Lamb to the Slaughter
The room was warm and clean, the curtains drawn, the two table lamps alight-hers and the one by the empty chair opposite. On the sideboard behind her, two tall glasses, soda water, whiskey. Fresh ice cubes in the Thermos bucket.
Mary Maloney was waiting for her husband to come him from work.
Now and again she would glance up at the clock, but without anxiety, merely to please herself with the thought that each minute gone by made it nearer the time when he would come. There was a slow smiling air about her, and about everything she did. The drop of a head as she bent over her sewing was curiously tranquil. Her skin – for this was her sixth month with child-had acquired a wonderful translucent quality, the mouth was soft, and the eyes, with their new placid look, seemed larger darker than before. When the clock said ten minutes to five, she began to listen, and a few moments later, punctually as always, she heard the tires on the gravel
outside, and the car door slamming, the footsteps passing the window, the key turning in the lock. She laid aside her sewing, stood up, and went forward to kiss him as he came in.
“Hullo darling,” she said.
“Hullo darling,” he answered.
She took his coat and hung it in the closer. Then she walked over and made the drinks, a strongish one for him, a weak one for herself; and soon she was back again in her chair with the sewing, and he in the other, opposite, holding the tall glass with both hands, rocking it so the ice cubes tinkled against the side.
For her, this was always a blissful time of day. She knew he didn’t want to speak much until the first drink was finished, and she, on her side, was content to sit quietly, enjoying his company after the long hours alone in the house. She loved to luxuriate in the presence of this man, and to feel-almost as a sunbather feels the sun-that warm male glow that came out of him to her when they were alone together. She loved him for the way he sat loosely in a chair, for the way he came in a door, or moved slowly across the room with long strides. She loved intent, far look in his eyes when they rested in her, the funny shape of the mouth, and especially the way he remained silent about his tiredness, sitting still with himself until the whiskey had taken some of it away.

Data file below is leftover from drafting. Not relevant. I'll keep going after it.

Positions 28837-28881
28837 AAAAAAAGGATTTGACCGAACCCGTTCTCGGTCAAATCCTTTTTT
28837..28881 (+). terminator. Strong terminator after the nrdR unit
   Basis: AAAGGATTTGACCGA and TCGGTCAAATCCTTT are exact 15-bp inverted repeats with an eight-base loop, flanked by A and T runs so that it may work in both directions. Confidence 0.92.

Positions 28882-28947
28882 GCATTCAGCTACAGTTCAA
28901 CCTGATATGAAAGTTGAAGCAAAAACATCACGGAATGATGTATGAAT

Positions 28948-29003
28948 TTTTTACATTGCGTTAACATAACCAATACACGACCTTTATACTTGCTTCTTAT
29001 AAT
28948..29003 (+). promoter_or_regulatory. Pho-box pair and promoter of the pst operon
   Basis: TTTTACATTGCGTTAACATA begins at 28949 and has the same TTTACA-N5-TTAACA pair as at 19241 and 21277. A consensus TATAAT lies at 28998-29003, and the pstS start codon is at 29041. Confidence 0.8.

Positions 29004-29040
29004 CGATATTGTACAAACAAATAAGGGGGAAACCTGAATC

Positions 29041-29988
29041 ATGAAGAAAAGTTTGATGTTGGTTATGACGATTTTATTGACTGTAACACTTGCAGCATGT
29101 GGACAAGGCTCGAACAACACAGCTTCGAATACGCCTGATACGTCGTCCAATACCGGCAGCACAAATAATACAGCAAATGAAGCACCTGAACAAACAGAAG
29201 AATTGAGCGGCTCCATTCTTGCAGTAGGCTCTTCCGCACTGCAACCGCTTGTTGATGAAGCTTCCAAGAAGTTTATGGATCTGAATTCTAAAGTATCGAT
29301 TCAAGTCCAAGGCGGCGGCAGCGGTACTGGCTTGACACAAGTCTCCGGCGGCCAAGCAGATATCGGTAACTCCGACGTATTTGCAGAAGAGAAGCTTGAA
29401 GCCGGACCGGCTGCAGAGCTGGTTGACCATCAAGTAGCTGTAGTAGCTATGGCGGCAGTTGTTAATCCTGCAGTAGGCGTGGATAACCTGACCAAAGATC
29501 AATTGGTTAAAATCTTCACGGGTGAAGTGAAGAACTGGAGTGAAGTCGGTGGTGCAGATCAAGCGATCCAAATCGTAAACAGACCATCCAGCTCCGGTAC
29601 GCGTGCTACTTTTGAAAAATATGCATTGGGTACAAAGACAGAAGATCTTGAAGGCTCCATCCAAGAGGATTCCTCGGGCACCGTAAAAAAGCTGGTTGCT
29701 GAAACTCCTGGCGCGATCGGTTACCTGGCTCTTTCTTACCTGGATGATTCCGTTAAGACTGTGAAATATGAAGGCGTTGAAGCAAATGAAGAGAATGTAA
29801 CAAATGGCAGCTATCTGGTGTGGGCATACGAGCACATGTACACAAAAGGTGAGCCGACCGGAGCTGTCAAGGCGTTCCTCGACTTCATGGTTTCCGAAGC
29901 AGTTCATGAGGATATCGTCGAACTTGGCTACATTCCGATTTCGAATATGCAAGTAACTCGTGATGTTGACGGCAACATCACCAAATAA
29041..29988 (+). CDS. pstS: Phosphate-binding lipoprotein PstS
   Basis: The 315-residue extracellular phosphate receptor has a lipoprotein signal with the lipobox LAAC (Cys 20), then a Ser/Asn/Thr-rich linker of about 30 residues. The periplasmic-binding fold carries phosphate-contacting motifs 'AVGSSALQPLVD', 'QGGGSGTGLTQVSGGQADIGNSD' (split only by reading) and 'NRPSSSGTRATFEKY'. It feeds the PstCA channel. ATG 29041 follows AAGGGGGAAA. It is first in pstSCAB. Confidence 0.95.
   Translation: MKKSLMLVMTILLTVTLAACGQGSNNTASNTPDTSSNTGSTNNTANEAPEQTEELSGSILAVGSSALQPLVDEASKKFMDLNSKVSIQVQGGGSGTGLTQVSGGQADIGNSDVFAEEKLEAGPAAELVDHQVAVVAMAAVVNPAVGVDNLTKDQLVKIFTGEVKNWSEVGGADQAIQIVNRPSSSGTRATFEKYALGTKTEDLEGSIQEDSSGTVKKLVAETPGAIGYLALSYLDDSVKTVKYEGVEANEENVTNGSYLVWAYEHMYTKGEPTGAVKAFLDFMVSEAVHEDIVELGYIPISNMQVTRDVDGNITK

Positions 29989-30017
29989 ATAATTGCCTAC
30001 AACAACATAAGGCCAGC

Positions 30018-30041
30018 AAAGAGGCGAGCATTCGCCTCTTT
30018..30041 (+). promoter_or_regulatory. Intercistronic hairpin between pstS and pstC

“Yes,” he said. “I’m tired,” And as he spoke, he did an unusual thing. He lifted his glass and drained it in one swallow although there was still half of it, at least half of it left.. She wasn’t really watching him, but she knew what he had done because she heard the ice cubes falling back against the bottom of the empty glass when he lowered his arm. He paused a moment, leaning forward in the chair, then he got up and went slowly over to fetch himself another.
“I’ll get it!” she cried, jumping up.
“Sit down,” he said.
When he came back, she noticed that the new drink was dark amber with the quantity of whiskey in it.
“Darling, shall I get your slippers?”
She watched him as he began to sip the dark yellow drink, and she could see little oily swirls in the liquid because it was so strong.
“I think it’s a shame,” she said, “that when a policeman gets to be as senior as you, they keep him walking about on his feet all day long.”
He didn’t answer, so she bent her head again and went on with her sewing; bet each time he lifted the drink to his lips, she heard the ice cubes clinking against the side of the glass.
“Darling,” she said.